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I got out of the shower the other day with this random tune stuck in my head. I knew I had heard it before- but it wasn't ringing a bell.
Where have I heard this?
What's this from?
Finally, it hit me while I was making the bed: it's the background music to your Barbie computer game, circa 1984.
What on earth drug THAT out of my memory?
Oh, now I remember. I rode to a concert with a friend that I had grown up with. For some reason, she remembered sitting in front of our Commodore 64, playing that game.
Being that computer games were still relatively new, the concept was really pretty simple: Barbie would walk in her house to a phone call from Ken, asking her on a date. She hopped in her convertible Corvette and headed to the store to buy something to wear that night. If they were going to play tennis, she would go to one clothing boutique. If they were going to dinner, she would head towards another store.
(you can skip the first 30 seconds of this clip- there's a long opening before it gets to the good stuff)
At least 70% of the time, she would get back from shopping, only for Ken to call and cancel the date because something had come up. Then he would call again and ask for another date and she would go back to another store to buy something. My OCD would always raise its ugly head when he would decide at the last minute to change the place they were going. Barbie would end up wearing a swimsuit to dinner!
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I guess without shopping and Ken, Barbie had nothing else to do. No matter what happened, Barbie went to the store. If she was happy, she went shopping. If she was sad, she went shopping. (And don't get me started on the message that Barbie couldn't go out with her friends for dinner or that Ken felt it was OK to cancel on her that many times. I'll cork my inner feminist so I can focus on the real topic of this post, LOL.)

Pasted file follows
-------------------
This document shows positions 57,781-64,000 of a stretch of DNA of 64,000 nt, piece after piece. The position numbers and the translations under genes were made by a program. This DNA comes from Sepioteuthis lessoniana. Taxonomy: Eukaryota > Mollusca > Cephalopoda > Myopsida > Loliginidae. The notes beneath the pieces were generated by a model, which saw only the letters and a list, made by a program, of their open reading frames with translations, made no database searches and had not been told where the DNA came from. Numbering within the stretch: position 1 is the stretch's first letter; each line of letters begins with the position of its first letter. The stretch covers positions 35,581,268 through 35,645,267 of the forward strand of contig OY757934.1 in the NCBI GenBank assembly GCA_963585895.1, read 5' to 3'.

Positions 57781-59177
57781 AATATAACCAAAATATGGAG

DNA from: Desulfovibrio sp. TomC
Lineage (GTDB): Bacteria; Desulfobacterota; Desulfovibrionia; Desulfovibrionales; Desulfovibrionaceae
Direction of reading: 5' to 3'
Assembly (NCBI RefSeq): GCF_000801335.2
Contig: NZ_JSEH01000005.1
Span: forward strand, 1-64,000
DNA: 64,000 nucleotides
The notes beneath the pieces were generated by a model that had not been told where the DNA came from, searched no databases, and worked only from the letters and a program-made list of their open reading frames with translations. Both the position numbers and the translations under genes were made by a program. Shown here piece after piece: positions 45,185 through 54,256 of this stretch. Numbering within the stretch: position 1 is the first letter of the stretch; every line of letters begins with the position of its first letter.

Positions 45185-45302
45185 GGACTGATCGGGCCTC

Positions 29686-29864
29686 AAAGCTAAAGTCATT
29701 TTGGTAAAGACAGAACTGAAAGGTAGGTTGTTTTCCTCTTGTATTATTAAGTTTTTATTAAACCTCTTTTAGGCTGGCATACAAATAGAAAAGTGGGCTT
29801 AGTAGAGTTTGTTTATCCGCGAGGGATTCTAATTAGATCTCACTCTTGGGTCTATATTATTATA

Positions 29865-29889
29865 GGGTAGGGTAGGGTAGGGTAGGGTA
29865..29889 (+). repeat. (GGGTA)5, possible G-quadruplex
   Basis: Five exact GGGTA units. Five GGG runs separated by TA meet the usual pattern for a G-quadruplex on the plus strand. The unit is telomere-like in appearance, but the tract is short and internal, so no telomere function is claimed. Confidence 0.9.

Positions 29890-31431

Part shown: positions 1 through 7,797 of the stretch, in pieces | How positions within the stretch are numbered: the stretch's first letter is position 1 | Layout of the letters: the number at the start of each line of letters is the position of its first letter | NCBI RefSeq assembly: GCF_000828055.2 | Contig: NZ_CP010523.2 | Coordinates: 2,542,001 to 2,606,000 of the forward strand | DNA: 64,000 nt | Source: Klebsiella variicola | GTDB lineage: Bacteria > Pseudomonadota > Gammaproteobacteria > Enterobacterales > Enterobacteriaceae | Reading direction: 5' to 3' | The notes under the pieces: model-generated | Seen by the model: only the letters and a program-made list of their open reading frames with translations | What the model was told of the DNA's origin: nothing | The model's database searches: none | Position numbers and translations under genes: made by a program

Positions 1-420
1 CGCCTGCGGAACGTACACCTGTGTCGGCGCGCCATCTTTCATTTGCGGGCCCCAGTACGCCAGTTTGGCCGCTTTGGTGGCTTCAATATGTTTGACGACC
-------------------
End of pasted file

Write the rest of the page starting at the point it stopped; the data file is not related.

Literally. POOR Barbie!
The computer game never showed the rest of Barbie's life. I never saw her sitting on the couch crying over the argument she and Ken had had over her spending habits. I never saw her wondering how she was going to pay down her credit card bill.
Barbie must have been independently wealthy or flat broke.
Suddenly, while putting the last of the fluffy pillows on my bed, it made complete sense to me why so many woman struggle with money. During childhood, we played pretend games about money. As we grew up, our parents didn't always teach us about money or share appropriate knowledge about finances with us. To look good for a date, to be in a place where we could meet someone, to show our love for others, to attend a baby shower, to make it the best holiday season ever, or to celebrate our anniversary- it all involved money. And each year, the gifts and outpouring of love had to be bigger and better than the year before.
I had the opportunity to meet Lauren Greutman at a conference. We really hit it off one day during lunch when I discovered that she had been a drug and alcohol abuse counselor. As we sat there chatting, she asked me if the couples I worked with in therapy had problems of money.
People often say that money, sex, and communication are the big reasons that people come in for marriage therapy.
But truly, money, sex, and communication are the symptoms of what's really happening in their marriage.
When money shows up as a problem in a marriage, it often means there are other issues at hand. Three ways financial troubles impact your relationship are: